At FrenchForFoodies.com, Rachel Bajada looks into the endangered world of France’s cheese heritage, and visits one of Paris’ top affineurs to learn more (and take some beautiful photographs of the cheeses in the caves):
When I first arrived in Paris over two years ago, if you had tried to convince me that French cheese was an endangered species on the culinary food chain, I would likely have choked in disbelief on my staple lunch order of Salade de chèvre chaud.
My first exposure to the concept of “Les fromages en voie de disparition” (endangered cheeses) was through a French documentary called “La guerre des fromage qui pue” (The war of stinky cheeses) — an eye-opening exposé on the French dairy industry revealing the how countless French cheeses annually become extinct due to increasing hygiene controls enforced on small-scale producers, globalisation by mega dairy cooperatives, and the general decline in demand by French consumers for premium, artisanal products. Curious to learn more, I arranged to meet with one of Paris’ most respected, accomplished and outspoken men in the cheese business: Philippe Alléosse. A master fromager and affineur, Alléosse’s task is to ripen cheeses in his vast network of Parisian caves. He is not only a master when it comes to cheese making, but also a passionate ambassador for the preservation of what could be a dying art – the cultivation of stinky, gooey and delectable fromage.
I meet with Alléosse at his cheese maturation caves, which are situated near Clichy in the buzzing and eclectic 17th arrondissement. Eager to get to the bottom of the situation, I ask him which exactly of the French cheeses face extinction. His response is terrifying and astonishingly simple: “All of them”… When many French people think they are buying a Brie, Roquefort or a Sainte-maure-de-touraine today, what they’re getting is mass-produced industrial cheese, it’s not AOC and a lot of the time it’s not even made from raw milk… take Camembert AOC, there are only a handful of producers left making AOC Camembert, not to mention all the lesser known cheeses made on a small scale whose producers can’t keep up with the strict hygiene regulations being imposed on them.”
Rachel also provides some sobering statistics, showing that, despite the explosion of interest in cheese in regions like North America, all’s not well in every corner of the artisanal cheese world:
• Of the 100-150 raw milk cheeses available, three disappear each year, meaning around 40 have become extinct in the last decade.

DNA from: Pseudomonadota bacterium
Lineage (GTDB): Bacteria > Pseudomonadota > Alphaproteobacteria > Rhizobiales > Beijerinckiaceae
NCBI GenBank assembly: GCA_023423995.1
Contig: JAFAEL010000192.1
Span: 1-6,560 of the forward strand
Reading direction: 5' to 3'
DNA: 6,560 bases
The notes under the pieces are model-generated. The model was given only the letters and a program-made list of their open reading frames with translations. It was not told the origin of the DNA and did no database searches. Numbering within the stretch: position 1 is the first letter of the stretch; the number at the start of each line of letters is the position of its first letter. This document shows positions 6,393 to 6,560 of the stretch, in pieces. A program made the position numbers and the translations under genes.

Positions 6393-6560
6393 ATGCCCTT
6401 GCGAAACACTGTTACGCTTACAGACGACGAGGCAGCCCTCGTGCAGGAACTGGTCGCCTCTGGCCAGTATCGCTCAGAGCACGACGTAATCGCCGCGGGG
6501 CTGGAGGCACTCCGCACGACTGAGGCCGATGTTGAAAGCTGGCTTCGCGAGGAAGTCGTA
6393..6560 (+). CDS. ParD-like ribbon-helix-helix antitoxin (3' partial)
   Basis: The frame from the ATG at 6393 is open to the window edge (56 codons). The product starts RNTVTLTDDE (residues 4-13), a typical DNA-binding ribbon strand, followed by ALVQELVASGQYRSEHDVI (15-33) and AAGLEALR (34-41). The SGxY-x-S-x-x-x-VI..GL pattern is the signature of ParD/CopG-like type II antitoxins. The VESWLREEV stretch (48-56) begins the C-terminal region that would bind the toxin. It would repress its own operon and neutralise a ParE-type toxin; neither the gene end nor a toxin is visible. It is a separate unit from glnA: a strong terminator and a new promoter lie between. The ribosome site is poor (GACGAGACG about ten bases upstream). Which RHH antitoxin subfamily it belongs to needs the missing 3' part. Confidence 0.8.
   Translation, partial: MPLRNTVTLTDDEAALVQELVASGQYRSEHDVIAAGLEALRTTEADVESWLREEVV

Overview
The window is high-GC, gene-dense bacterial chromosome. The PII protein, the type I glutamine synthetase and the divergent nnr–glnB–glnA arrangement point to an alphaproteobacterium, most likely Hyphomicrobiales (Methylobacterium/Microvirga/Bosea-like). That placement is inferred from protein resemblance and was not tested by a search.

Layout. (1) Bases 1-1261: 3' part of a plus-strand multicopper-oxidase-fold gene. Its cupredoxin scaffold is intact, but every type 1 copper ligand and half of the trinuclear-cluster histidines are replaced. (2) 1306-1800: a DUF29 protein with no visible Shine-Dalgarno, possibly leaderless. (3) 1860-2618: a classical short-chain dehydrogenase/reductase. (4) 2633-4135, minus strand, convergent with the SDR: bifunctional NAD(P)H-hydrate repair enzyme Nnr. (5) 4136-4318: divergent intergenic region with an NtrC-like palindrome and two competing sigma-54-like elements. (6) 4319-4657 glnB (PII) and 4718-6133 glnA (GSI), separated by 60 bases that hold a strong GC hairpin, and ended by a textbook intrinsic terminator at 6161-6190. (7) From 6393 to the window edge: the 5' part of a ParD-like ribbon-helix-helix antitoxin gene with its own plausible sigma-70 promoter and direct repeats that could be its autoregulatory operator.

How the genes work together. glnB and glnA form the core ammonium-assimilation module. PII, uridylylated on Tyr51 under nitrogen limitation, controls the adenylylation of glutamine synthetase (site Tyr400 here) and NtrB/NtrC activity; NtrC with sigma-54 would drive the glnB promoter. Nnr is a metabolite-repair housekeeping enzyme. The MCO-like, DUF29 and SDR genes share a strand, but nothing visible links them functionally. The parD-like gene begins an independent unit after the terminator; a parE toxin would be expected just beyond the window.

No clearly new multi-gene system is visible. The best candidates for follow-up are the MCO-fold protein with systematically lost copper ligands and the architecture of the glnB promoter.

• While Americans, Australians and Britons are increasingly going for unpasteurized cheese, in France raw milk cheeses dropped to 179,750 tonnes in 2008 against 183,500 tonnes in 2006.
• Bleu de Termignon, Vacherin des Bauges, Vacherin d’Abondance, Persillés de Tignes des Aravis and de Semnoz, Reblochon du Mont-Cenis, Colombier des Aillons, Galette du Mont-d’Or are just some of the cheeses that have disappeared. During the last 30 years, more than 50 traditional cheeses disappeared, whereas industrial production continues to increase
• French people eat 23.9 kg of cheese per capita per year, which is the second highest consumption rate, just after the Greeks. But that good score hides a cruel reality: raw milk cheeses are only 7 per cent of that consumption
(Photos ©2012 Rachel Bajada)
Cazelle de St. Affrique, from the caves of legendary french affineur Hervé Mons, is an amazing little sheep’s milk puck from Aveyron, Midi-Pyrénées region. Similar in style to the classic goat’s milk Crottin de Chavignol, the first part of the name, “Cazelle”, derives from the small stone huts dotting the shepherd’s fields in the region, while the town of Saint Affrique gives it the second.
Barely holding it’s form when resting on the slate, once you cut the golden-white, pillowy rind open it collapses out into buttery, oozing goodness, pure decadence in a few blissful bites, with a flavor of hay and field herbs, nutty, earthy and tangy, melting on the tongue. This bite-sized cheese is likely to be gone in just a few.
Purchased at Bedford Cheese Shop’s new Manhattan store.
(image copyright 2011 Nona Brooklyn)
The recent piece in the New York Times on affinage has touched off a bit of a food fight in the cheese world. Nona Brooklyn spoke to some cheese world folks, in what is an interesting and informative post that helps to clarify what Affinage really is and who is really qualified to claim the mantle of Affineur for themselves. The most important distinction made is between “Cheese Care” and “Affinage”. As Brad Dubé says:
To really boil it down, there’s cheese care and there’s affinage. The difference is big. The distinction is there and it should be made clearer. The lines between affinage and cheese care are starting to be blurred, and that’s a problem…The new school has taken to calling cheese care ‘affinage,’ but it’s not affinage. Affinage is very different. Real affineurs buy young cheese – cheese that hasn’t yet been aged, and that isn’t ready for consumption – and they age it themselves, to give it a specific set of characteristics that they’re seeking to impart or highlight. Affineurs work directly with producers to select the right wheels of young cheese. They’re not getting cheese that’s already been aged and is ready for the market and then doing something to it.